Schizophrenia is a complex, chronic and disabling mental disorder that affects about one percent of the adult population. The etiology of schizophrenia remains elusive and to date there are no image based tools to diagnose it. Advancements in magnetic resonance imaging (MRI) have enabled researchers to develop less invasive and in vivo techniques, such as structural MRI (sMRI), functional MRI (fMRI) and diffusion tensor imaging (DTI), to construct theories about the neural underpinnings of schizophrenia. With sMRI, fMRI and DTI the distribution of tissues, the functional activity and the brain network are imaged respectively. Subjects with schizophrenia (SZ) and healthy controls (HC) are scanned with different modalities to identify differences, but the analysis of each modality has traditionally been carried out separately. Data fusion of multimodal data and an analysis of the joint information may hold the key to reveal hidden traces of this subtle disorder. In this work we develop techniques to correlate sMRI with fMRI, fMRI with other fMRI and DTI with symptom scores. The brain is a highly interconnected organ and local morphology can influence functional activity at distant regions. Through our methods it is possible to perform a cross correlation analysis between modalities incorporating all brain voxels. By reducing the large cross correlation matrix to useful statistics new aspects of schizophrenia are revealed. The methods introduced are simple, easy to implement and efficient. In another effort we modify canonical correlation analysis (CCA) to fuse two sets of brain data to locate brain regions with significant correlations. The new differential features identified through our fusion methods are used to classify subjects. The sMRI–fMRI fusion indicates that the linkage between gray matter and functional activity probed by a sensorimotor task is weaker in SZ than in HC. Linkages between functional activity and structural regions in the cerebellum and the prefrontal cortex are found to be aberrant in SZ. The pair wise fusion of four different fMRI tasks shows that SZ activate to different tasks less uniquely than do HC. The above results support the ‘disconnection hypothesis’ of schizophrenia and the ‘theory of cognitive dysmetria’. DTI–symptom score fusion indicates that regions in the superior longitudinal fasciculus have high DTI–symptom correlations. Our preliminary classification efforts show high success rates in the leave–one–out scheme. The results presented in this work reveal several novel and interesting findings to better understand schizophrenia. The methods introduced are general, and can be easily applied to healthy and other pathological brain data to explore brain behavior.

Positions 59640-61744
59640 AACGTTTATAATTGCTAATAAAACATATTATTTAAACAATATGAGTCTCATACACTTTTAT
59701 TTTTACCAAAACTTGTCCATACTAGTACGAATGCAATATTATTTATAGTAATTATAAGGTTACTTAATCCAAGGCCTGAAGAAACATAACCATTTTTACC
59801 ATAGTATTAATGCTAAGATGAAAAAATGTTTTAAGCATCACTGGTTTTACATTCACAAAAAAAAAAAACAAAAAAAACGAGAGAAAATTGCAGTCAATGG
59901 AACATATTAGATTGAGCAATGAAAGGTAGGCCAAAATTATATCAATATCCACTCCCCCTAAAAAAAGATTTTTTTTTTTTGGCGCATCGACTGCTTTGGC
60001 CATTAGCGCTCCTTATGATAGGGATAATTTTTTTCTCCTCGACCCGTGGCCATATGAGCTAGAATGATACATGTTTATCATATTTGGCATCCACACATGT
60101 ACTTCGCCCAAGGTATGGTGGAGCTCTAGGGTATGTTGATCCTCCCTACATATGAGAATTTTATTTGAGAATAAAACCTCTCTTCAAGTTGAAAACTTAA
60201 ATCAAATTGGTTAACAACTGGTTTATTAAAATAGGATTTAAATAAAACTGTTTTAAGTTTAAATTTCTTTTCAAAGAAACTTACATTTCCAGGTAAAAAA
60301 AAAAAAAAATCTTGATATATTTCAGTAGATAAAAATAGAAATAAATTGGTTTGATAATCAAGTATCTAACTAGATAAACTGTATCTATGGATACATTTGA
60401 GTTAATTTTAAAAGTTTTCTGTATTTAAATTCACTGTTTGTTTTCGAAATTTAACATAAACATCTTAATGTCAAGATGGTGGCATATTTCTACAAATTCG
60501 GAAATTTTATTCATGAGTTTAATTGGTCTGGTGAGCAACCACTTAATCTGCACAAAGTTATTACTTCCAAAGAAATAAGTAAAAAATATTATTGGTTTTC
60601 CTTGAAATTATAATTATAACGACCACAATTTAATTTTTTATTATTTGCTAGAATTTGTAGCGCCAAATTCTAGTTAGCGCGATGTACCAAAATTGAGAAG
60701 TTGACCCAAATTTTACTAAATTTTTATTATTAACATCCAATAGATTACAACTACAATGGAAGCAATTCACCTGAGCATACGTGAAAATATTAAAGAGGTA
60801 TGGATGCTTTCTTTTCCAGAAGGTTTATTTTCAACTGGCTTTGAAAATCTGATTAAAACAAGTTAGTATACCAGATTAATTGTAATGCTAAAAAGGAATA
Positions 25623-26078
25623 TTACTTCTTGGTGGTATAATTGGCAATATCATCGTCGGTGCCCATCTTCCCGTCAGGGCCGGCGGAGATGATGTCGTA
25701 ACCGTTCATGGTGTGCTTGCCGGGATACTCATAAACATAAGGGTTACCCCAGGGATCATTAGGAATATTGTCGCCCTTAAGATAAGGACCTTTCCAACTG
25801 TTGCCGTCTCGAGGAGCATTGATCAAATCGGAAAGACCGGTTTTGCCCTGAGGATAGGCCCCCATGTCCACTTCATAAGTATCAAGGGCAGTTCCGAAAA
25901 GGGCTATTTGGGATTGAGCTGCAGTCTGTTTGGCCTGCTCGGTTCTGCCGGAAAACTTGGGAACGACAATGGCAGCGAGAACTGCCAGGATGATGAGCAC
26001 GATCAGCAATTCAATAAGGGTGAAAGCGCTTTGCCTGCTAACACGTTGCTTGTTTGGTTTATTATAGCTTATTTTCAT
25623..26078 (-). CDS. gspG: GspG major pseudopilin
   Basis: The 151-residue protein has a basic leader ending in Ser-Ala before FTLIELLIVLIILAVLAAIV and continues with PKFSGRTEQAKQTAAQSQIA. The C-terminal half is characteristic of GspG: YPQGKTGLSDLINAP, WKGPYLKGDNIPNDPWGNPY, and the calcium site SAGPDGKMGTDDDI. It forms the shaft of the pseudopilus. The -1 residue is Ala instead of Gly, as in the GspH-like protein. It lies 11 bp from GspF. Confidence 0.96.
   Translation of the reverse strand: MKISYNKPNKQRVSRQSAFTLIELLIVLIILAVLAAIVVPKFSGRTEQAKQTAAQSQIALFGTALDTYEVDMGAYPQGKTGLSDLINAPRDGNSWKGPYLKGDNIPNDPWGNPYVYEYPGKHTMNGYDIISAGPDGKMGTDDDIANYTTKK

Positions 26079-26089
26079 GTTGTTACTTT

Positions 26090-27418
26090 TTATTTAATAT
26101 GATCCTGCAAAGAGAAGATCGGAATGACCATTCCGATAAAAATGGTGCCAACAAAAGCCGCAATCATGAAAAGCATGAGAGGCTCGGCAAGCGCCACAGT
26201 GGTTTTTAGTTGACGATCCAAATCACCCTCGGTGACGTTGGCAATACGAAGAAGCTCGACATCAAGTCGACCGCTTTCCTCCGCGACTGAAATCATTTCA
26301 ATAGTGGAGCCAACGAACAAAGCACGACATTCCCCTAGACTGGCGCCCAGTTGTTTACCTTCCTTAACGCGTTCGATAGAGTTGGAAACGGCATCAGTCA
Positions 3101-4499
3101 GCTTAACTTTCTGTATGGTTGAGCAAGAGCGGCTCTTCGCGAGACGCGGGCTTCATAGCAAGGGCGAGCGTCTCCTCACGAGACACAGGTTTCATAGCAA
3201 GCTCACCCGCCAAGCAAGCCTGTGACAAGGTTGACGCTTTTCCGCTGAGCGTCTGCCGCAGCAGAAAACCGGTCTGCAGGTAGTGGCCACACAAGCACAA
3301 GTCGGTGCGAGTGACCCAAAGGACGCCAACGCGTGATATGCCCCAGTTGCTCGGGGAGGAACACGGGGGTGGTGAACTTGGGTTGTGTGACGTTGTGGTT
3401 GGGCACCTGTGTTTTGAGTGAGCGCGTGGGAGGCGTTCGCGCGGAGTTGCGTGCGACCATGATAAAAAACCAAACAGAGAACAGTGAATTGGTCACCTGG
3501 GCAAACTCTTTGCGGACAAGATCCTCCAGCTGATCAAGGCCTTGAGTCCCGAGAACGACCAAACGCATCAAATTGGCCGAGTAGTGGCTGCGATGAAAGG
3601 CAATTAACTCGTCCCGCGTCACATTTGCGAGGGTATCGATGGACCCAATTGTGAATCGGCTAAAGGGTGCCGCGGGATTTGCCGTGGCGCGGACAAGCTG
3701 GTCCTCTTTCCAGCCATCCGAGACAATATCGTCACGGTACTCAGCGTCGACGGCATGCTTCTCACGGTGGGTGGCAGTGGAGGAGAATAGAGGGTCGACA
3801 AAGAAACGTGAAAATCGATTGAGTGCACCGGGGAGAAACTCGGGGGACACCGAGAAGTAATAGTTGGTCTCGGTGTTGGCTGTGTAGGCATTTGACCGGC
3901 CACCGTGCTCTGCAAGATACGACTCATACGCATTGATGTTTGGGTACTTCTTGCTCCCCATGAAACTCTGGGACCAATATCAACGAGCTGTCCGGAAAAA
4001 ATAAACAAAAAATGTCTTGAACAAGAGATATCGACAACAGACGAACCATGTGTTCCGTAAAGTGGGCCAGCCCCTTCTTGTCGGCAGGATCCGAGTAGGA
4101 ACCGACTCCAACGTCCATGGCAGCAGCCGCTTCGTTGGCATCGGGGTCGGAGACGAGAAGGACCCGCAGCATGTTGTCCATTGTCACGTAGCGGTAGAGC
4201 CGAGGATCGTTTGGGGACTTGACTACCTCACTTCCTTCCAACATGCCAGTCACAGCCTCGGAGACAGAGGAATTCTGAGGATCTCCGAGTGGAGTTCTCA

Library of Congress Subject Headings

Schizophrenia--Diagnosis; Multisensor data fusion; Magnetic resonance imaging; Diffusion tensor imaging

Publication Date


Document Type


Student Type


Department, Program, or Center

Chester F. Carlson Center for Imaging Science (COS)


Baum, Stefi

Advisor/Committee Member

Calhoun, Vince

Advisor/Committee Member

Bajorski, Peter


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